Sunday, December 19, 2010

España may ride out of town on a (high-speed) rail

Agence France-Press reports:
Spanish Prime Minister Jose Luis Rodriguez Zapatero and King Juan Carlos opened Saturday the country's fourth high-speed rail line, making the country the European leader in the technology.
So Spain is a rail leader and a charter member of the PIIGS.  Any correlation here?

Spain has extraordinarily high public indebtedness, yet continues to build very expensive transit systems.  But the country's political class doesn't worry:
Zapatero says the new route, which will take paying passengers from Sunday, "increases confidence and shows the world that Spain is a prosperous country."
The king said that it enabled Spaniards "to look beyond the crisis and economic difficulties."
The Spanish economy slumped into recession in late 2008 due to the collapse of a property bubble that has caused the unemployment rate to soar to 20 percent, the highest in the euro zone.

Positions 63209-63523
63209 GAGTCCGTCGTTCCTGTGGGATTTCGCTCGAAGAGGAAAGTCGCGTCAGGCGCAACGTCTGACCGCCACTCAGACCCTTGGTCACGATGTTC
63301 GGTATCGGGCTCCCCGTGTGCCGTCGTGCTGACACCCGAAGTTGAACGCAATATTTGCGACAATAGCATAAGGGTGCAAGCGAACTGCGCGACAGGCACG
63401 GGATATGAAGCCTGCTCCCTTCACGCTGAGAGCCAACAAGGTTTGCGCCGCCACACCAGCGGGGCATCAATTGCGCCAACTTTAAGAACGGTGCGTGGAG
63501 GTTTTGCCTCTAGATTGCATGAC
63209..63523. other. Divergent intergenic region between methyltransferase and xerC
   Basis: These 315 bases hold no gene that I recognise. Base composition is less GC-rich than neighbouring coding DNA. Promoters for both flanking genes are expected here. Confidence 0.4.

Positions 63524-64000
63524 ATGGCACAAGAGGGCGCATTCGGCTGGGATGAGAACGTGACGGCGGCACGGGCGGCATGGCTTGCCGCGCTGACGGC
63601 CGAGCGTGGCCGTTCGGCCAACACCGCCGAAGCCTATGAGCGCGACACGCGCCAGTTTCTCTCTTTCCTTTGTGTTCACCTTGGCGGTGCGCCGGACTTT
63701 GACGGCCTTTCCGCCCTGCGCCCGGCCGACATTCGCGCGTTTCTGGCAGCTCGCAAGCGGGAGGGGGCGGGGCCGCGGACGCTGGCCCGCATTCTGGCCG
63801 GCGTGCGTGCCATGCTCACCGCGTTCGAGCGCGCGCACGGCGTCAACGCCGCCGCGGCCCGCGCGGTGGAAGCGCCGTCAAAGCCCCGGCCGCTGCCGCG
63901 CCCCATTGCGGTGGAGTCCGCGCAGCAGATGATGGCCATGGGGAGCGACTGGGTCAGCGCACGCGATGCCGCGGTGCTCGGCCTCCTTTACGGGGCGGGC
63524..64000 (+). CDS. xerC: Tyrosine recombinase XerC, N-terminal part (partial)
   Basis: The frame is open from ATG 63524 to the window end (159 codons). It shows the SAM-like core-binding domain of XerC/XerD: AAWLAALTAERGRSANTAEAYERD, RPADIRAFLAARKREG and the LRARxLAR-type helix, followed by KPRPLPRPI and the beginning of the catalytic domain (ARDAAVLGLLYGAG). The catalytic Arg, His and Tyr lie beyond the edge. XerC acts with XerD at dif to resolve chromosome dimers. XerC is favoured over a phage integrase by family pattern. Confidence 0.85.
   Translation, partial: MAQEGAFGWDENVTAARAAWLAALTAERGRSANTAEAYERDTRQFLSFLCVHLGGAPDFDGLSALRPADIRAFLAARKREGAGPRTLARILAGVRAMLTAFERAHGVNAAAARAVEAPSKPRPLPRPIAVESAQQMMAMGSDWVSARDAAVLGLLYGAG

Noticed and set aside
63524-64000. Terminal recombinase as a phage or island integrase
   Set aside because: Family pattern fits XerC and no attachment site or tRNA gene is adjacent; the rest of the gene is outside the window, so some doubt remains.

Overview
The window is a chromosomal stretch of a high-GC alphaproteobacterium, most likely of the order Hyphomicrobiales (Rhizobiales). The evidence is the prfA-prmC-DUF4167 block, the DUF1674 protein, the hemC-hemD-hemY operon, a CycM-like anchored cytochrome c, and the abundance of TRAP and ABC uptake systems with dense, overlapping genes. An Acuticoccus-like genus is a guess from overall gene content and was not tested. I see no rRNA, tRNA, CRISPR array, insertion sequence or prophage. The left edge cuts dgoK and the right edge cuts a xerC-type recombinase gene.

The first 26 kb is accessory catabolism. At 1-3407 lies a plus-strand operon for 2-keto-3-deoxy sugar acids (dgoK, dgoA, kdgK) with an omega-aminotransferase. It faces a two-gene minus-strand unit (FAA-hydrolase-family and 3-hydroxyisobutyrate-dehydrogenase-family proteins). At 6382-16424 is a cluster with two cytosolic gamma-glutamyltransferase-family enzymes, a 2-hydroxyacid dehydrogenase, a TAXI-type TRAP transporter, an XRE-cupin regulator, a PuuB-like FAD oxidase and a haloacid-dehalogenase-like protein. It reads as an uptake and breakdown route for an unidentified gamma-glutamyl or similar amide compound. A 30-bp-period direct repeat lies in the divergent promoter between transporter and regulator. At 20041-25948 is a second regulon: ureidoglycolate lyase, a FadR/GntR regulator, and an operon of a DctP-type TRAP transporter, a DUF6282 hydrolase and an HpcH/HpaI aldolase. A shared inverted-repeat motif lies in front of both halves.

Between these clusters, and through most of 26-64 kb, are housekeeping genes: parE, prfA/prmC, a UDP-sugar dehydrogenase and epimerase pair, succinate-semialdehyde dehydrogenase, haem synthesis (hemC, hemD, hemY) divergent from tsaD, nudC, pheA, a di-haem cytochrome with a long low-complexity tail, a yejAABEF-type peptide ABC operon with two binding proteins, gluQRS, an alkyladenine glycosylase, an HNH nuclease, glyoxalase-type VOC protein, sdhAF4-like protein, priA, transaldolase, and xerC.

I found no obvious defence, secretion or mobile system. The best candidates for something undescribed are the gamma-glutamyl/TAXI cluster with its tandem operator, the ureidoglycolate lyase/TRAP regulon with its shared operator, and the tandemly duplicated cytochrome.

It posted zero percent economic growth in the third quarter and Madrid has introduced tough austerity measures in a bid to reduce chronic debt.
Economists say the country is too small in population to make a high-speed network viable, but the government says it creates jobs -- 136,000 for the Madrid-Valencia line -- and cuts carbon dioxide emissions.
Further lines are planned or under construction that would boost Spain into second place globally with 5,525 kilometres of high speed tracks, behind China the world leader with 13,134 kilometres but ahead of pioneer Japan with 3,625 kilometres.
It's worth recalling the warning of EU Commission president Barroso last June when he said that "Democracy could ‘collapse’ in Greece, Spain and Portugal unless urgent action is taken to tackle the debt crisis."  When the destitute people of Spain revolt against their political leaders and banksters, perhaps one could say that Democracy will be run out of town on a rail.

[Photo of high-speed train in Barcelona, 2009: NYT]

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